Arthur, Duke of Connaught, Field Marshal and Colonel-in-Chief, Royal Dublin Fusiliers, 1910 (c)
Photograph, 1919 (c).
The third son and seventh child of Queen Victoria and Prince Albert, Prince Arthur (1850-1942) was named after his godfather, Field Marshal Arthur, 1st Duke of Wellington, on whose 81st birthday he was born. From an early age the prince was interested in military matters and in 1866 he entered the Royal Military Academy Woolwich. He completed his studies in 1868.
Prince Arthur received a commission in the Royal Engineers but soon transferred to the Royal Artillery and then to 1st Battalion, The Rifle Brigade, stationed in Montreal, a posting which he very much enjoyed. In 1874 he was created Duke of Connaught and Strathearn and Earl of Sussex, and received a commission in the 7th Hussars.
During his military career, the Duke served in Gibraltar, Egypt and India, becoming Commander-in-Chief in Ireland for four years from 1900, then Commander-in-Chief in the Mediterranean from 1907 to 1909. He was Governor-General of Canada from 1911 until 1916.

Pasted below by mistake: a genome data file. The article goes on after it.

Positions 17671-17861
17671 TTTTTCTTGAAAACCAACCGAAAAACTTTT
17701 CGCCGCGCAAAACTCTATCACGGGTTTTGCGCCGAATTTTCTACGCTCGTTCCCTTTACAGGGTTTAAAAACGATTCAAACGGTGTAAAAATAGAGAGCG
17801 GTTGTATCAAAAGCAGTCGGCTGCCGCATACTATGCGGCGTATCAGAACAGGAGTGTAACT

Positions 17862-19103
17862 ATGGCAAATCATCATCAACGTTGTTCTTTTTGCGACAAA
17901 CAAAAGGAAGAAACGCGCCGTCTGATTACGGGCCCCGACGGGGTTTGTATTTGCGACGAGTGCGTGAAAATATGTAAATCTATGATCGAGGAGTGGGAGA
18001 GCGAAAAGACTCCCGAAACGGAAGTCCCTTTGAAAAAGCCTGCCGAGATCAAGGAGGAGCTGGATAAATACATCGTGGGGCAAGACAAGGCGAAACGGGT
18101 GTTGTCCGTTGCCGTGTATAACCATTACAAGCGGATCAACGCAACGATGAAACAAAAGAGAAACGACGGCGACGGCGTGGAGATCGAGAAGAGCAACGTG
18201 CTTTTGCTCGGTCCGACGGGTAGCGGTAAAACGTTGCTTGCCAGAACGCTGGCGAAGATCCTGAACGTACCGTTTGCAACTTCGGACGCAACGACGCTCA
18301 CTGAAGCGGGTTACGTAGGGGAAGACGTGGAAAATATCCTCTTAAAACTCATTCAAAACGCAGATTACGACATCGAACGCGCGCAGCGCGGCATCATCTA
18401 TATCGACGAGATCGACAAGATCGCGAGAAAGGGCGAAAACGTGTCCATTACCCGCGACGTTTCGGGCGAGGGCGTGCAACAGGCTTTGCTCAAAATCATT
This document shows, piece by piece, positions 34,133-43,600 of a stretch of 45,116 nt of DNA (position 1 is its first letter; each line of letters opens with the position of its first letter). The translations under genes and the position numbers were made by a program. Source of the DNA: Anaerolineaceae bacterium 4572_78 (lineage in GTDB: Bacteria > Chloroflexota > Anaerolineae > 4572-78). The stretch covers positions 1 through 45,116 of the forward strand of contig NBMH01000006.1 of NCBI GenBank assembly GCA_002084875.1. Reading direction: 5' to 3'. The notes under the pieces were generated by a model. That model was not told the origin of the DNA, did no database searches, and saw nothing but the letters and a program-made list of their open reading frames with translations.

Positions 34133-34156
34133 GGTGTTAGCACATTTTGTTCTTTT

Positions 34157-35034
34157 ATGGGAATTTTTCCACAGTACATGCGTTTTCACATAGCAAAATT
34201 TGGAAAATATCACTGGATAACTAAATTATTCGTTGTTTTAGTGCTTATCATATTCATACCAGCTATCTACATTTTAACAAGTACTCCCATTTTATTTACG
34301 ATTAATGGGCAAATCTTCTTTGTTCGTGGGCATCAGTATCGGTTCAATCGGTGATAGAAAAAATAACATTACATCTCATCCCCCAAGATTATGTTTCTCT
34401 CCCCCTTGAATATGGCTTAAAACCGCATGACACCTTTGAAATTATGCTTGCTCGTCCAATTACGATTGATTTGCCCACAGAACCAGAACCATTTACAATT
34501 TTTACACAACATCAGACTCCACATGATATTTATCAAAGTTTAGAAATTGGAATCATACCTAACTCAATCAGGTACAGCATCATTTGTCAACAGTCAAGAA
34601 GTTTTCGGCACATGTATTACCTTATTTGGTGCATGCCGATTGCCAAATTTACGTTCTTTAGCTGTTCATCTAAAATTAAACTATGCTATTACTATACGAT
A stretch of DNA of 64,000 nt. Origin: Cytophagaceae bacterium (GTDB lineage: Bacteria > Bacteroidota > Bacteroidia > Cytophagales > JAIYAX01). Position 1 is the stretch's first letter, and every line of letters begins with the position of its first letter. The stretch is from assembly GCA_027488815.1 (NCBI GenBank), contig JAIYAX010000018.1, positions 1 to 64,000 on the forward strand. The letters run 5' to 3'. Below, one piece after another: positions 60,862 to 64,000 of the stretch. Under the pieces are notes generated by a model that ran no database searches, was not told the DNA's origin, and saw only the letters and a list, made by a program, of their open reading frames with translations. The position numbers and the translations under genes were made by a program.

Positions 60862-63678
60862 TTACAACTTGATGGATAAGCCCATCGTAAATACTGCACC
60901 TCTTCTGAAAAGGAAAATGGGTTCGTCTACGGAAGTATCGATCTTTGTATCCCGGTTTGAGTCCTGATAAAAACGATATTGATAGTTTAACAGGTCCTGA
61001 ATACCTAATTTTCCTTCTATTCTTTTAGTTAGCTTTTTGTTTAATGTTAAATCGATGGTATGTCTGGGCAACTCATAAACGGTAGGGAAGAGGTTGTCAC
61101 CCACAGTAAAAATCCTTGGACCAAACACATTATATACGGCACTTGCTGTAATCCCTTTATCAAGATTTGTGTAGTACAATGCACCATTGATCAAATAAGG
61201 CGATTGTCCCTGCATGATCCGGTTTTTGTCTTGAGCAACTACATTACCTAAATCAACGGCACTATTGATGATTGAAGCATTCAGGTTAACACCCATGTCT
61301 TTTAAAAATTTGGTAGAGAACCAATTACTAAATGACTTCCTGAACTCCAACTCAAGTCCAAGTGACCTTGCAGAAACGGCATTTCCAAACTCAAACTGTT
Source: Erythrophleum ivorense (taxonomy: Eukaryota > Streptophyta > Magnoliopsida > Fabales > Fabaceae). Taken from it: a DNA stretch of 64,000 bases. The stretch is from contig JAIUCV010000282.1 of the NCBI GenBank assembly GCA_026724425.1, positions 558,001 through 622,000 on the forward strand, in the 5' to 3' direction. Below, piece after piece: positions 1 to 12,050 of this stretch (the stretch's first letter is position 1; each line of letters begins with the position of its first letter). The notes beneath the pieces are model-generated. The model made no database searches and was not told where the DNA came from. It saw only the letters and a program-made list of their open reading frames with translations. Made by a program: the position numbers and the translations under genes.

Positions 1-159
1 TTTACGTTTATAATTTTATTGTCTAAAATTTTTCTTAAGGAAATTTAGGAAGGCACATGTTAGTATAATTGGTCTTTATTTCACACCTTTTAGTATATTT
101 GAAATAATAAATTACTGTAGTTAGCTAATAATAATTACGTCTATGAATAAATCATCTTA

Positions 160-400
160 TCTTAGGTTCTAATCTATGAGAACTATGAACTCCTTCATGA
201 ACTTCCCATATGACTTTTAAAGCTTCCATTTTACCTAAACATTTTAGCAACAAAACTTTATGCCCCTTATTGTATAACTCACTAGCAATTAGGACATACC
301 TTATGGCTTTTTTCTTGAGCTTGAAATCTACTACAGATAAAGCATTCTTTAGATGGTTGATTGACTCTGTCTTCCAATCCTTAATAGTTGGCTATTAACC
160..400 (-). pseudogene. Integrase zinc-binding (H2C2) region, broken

Despite the privileges of his rank, the Duke had a reputation as a straightforward, hard-working soldier, known for his concern for the welfare of his men, with no time for pettiness or insincerity. In 1879 Prince Arthur married Princess Louise Margaret of Prussia (1860-1917). He was succeeded very briefly by his grandson, after which his titles became extinct.
NAM Accession Number
National Army Museum, Out of Copyright
National Army Museum, Study collection
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